Canal boat holidays are great for families! They offer the chance to set off together on an adventure afloat, learning how to steer the boat, work the locks and stop at canalside attractions along the way.

A licence isn’t required to steer a canal boat, and all Drifters operators provide hirers with boat steering tuition as part of their holiday packages.  All our narrow boats are equipped with essential home comforts, including central heating, hot water, TV, showers, flushing toilets, and many now have WiFi too.

Here are Drifters Top 5 narrowboat holidays for beginners for the October Half Term holiday:

1. Travel along the leafy Calder & Hebble Navigation to Brighouse

On a short break from Drifters’ boat yard at Sowerby Bridge, you can travel to Brighouse and back. This historic town, famous for its Brighouse and Rastick Brass Band, offers glorious Pennines walks, as well as great places to eat and shop. Along the way, you’ll pass through the historic market town of Elland and the village of Mirfield, with medieval stocks and ducking stool.  The journey there and back travels 12 miles, passes through 20 locks (10 each way) and takes around eight hours.

2. Cruise through the Shropshire Lake District

From our narrow boat hire base at Whixall on the Prees Branch of the Llangollen Canal, you can cruise to Ellesmere in the heart of the Shropshire Lake District.  The journey to Ellesmere takes around four cruising hours and there are no locks to pass through. Once at Ellesmere, there’s a choice of independent shops and restaurants, as well as gardens, woods and castle grounds to explore.

3. Visit Coventry UK City of Culture afloat

From our narrowboat hire base at Braunston, it takes 12 hours to reach Coventry Basin.  The journey travels 28 miles and passes through just four locks, perfect for a week away.  You’ll go up the North Oxford Canal, transferring on to the Coventry Canal at Hawksbury Junction.  The route will take you through the Northamptonshire countryside, and past a series of canalside pubs, including the Greyhound Inn at Hawkesbury Junction.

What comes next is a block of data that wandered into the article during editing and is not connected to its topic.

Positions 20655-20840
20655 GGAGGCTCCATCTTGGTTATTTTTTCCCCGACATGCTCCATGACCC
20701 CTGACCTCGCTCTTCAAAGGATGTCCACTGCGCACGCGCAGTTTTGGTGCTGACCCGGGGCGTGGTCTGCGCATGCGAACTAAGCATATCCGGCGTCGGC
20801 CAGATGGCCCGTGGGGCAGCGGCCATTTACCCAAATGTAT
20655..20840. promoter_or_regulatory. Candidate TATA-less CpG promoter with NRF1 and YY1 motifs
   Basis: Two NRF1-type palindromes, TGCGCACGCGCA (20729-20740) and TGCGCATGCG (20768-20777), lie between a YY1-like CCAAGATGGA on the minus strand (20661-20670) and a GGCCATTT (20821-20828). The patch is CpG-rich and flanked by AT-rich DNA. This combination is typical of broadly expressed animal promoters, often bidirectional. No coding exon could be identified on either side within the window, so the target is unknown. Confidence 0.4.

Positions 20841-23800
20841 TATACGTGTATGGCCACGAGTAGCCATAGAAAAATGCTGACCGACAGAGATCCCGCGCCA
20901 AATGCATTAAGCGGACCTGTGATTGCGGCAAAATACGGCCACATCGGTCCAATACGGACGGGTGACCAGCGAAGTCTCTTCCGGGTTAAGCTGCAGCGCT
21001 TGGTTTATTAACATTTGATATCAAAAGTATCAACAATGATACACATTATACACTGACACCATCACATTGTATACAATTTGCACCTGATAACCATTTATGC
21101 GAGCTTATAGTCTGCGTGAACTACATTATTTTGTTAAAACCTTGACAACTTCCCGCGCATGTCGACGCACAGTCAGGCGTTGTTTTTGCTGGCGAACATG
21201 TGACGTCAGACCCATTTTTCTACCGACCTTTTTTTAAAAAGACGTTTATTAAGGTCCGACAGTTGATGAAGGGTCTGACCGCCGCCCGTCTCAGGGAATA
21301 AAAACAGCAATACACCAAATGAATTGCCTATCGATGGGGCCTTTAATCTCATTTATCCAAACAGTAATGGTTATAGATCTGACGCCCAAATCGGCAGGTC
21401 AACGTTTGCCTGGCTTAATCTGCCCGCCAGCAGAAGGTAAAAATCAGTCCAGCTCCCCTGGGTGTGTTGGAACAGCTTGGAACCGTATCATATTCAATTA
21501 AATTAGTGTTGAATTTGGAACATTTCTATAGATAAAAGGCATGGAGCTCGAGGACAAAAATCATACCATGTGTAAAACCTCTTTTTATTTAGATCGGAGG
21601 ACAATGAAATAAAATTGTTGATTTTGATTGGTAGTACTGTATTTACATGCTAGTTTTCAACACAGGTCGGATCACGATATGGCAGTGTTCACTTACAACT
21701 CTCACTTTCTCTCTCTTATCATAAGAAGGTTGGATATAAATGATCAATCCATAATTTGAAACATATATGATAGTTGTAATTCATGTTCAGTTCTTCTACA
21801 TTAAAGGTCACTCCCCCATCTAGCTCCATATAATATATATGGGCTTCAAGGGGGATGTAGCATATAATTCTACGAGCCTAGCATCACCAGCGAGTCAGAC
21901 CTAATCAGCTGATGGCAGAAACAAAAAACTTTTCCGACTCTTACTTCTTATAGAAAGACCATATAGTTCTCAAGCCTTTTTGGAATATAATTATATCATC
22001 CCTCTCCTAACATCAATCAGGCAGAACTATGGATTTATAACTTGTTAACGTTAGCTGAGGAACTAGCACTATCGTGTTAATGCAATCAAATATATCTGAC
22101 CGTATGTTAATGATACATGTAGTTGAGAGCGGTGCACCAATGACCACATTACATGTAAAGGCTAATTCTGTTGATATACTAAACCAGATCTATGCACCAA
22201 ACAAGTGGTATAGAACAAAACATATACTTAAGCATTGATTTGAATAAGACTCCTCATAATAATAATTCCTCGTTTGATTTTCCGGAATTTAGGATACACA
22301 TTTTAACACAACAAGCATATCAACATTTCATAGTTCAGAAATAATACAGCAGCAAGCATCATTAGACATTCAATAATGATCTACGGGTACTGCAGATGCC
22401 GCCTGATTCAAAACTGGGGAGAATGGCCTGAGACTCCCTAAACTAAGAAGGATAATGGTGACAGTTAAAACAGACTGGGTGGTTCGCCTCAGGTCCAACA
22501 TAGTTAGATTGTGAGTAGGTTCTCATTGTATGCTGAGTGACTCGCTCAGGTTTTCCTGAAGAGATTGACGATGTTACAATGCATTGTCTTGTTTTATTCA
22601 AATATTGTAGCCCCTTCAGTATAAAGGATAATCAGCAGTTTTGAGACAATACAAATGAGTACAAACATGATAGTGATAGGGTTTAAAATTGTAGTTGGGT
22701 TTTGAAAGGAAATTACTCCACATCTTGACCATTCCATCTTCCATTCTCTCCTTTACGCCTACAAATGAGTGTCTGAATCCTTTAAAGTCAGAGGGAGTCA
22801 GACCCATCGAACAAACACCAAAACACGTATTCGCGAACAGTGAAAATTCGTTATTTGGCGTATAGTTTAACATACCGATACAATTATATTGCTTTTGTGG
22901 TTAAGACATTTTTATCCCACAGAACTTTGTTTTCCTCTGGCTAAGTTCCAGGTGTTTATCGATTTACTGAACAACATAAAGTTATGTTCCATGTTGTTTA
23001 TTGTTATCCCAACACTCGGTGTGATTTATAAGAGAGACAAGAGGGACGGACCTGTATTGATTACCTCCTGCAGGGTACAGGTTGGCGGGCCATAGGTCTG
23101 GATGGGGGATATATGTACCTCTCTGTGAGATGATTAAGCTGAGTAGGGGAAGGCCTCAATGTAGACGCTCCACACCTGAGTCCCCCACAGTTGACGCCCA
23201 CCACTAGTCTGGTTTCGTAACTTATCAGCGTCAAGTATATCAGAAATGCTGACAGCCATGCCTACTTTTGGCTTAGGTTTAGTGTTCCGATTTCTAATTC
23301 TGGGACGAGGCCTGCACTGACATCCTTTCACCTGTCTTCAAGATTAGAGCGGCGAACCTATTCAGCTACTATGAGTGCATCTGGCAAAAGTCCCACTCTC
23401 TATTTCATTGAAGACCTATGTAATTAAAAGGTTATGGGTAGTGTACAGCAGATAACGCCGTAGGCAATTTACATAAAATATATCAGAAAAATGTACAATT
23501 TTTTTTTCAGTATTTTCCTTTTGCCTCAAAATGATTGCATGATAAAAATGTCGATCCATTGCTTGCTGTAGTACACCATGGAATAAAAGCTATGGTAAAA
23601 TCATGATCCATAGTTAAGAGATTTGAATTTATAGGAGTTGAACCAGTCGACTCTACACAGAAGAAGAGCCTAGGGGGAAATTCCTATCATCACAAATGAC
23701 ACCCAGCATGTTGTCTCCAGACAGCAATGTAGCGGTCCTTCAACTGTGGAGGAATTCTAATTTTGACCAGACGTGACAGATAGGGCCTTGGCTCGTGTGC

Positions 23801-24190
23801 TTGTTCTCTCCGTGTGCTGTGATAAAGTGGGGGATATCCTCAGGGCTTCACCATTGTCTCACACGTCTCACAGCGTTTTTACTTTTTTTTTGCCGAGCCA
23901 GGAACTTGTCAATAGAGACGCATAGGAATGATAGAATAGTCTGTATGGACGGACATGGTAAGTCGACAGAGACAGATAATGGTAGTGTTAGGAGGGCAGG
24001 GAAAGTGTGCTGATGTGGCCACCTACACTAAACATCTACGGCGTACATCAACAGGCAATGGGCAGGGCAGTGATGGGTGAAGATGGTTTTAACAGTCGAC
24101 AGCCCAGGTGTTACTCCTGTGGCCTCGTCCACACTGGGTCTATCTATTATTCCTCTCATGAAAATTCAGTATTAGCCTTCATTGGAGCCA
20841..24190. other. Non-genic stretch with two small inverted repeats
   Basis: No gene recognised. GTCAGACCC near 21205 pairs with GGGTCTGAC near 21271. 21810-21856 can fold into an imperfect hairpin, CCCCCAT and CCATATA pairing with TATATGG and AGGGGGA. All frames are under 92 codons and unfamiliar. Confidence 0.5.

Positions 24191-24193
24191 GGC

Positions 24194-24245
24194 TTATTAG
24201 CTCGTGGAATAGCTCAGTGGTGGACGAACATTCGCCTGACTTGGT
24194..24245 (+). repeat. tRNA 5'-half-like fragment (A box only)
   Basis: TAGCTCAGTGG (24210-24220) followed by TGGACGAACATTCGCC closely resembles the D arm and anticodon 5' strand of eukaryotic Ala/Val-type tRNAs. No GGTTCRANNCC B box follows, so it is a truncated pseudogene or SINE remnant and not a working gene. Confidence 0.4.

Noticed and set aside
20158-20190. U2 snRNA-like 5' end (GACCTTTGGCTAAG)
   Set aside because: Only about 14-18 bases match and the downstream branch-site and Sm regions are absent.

4. Navigate to Market Drayton, home of the gingerbread man

On a week’s break departing from our Gailey base on the Staffordshire & Worcestershire Canal, you can cruise to Market Drayton and back.  The journey there and back cruises 68 miles, passes through 14 locks and takes around 30 hours.  Highlights include: the historic village of Brewood; walks at Belvide Reservoir; and cruising through deep wooded cuttings.  There’s a good choice of  canalside pubs along the way, including the Royal Oak at Gnosnall.

5. Visit Georgian Bath afloat

On a short break from our Devizes base in Wiltshire, you can travel along the beautiful Kennet & Avon Canal to moorings at Sydney Wharf.  The journey travels 19 miles, passing through eight locks and takes around nine hours.  Along the way, the route passes through a series of towns and villages with canalside pubs, including the Barge Inn at Bradford on Avon and the Cross Guns at Avoncliff.  Once at Sydney Wharf, you can moor up and take a 15-minute walk into Bath City Centre to visit the Roman Baths and other World class attractions.

Exploring the Kennet & Avon Canal from Hilperton

Countryman Magazine editor Mark Whitley describes his recent Drifters narrow boat holiday, cruising the Kennet & Avon Canal from Hilperton to Keynsham, via Bradford on Avon and Bath.

Created in the white heat of the Industrial Revolution, canals are nowadays places for pleasure and relaxation. One of the most popular canals is the Kennet & Avon Canal, and it’s a delight to explore by narrowboat.

I and three friends (my crew for the week) met up at Hilperton Marina, for a week-long cruise on the Kennet & Avon Canal.

Day One – to Bradford on Avon

At the marina, we were given a tour and tuition for navigating the canal aboard the ‘African Swift’, a luxuriously fitted out narrow boat, with all the mod cons. Then, we were off!

It was a short trip for the first day. Around three miles, and an hour-a-bit, later, we were tackling our first lock at Bradford on Avon. We’re all fairly experienced narrowboaters, but even for first-timers the locks are nothing to get nervous about.  Just take your time, and there’s often a Canal & River Trust volunteer or fellow boater on hand to offer advice or a helping hand if needed. We moored up and went to the Lock Inn Café for our evening meal and a few drinks overlooking the canal.